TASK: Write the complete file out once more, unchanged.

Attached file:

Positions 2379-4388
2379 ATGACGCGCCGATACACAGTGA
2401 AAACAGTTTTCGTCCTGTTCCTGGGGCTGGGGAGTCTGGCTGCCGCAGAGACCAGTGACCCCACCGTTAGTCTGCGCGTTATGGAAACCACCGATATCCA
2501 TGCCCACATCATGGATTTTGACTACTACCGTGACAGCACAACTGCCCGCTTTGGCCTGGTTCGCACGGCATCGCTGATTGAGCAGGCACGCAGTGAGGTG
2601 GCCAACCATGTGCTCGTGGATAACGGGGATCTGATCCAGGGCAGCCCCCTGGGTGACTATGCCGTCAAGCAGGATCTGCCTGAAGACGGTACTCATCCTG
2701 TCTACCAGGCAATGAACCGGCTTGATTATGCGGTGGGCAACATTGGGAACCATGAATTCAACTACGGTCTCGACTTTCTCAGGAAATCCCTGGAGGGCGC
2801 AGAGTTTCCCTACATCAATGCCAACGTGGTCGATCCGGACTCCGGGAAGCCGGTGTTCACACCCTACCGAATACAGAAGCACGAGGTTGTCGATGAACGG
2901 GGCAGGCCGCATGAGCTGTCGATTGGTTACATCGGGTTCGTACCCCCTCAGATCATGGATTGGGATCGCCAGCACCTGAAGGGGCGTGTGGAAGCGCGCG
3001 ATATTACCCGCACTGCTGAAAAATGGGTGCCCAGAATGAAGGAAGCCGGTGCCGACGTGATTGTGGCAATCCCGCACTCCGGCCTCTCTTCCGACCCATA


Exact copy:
Positions 2379-4388
2379 ATGACGCGCCGATACACAGTGA
2401 AAACAGTTTTCGTCCTGTTCCTGGGGCTGGGGAGTCTGGCTGCCGCAGAGACCAGTGACCCCACCGTTAGTCTGCGCGTTATGGAAACCACCGATATCCA
2501 TGCCCACATCATGGATTTTGACTACTACCGTGACAGCACAACTGCCCGCTTTGGCCTGGTTCGCACGGCATCGCTGATTGAGCAGGCACGCAGTGAGGTG
2601 GCCAACCATGTGCTCGTGGATAACGGGGATCTGATCCAGGGCAGCCCCCTGGGTGACTATGCCGTCAAGCAGGATCTGCCTGAAGACGGTACTCATCCTG
2701 TCTACCAGGCAATGAACCGGCTTGATTATGCGGTGGGCAACATTGGGAACCATGAATTCAACTACGGTCTCGACTTTCTCAGGAAATCCCTGGAGGGCGC
2801 AGAGTTTCCCTACATCAATGCCAACGTGGTCGATCCGGACTCCGGGAAGCCGGTGTTCACACCCTACCGAATACAGAAGCACGAGGTTGTCGATGAACGG
2901 GGCAGGCCGCATGAGCTGTCGATTGGTTACATCGGGTTCGTACCCCCTCAGATCATGGATTGGGATCGCCAGCACCTGAAGGGGCGTGTGGAAGCGCGCG
3001 ATATTACCCGCACTGCTGAAAAATGGGTGCCCAGAATGAAGGAAGCCGGTGCCGACGTGATTGTGGCAATCCCGCACTCCGGCCTCTCTTCCGACCCATA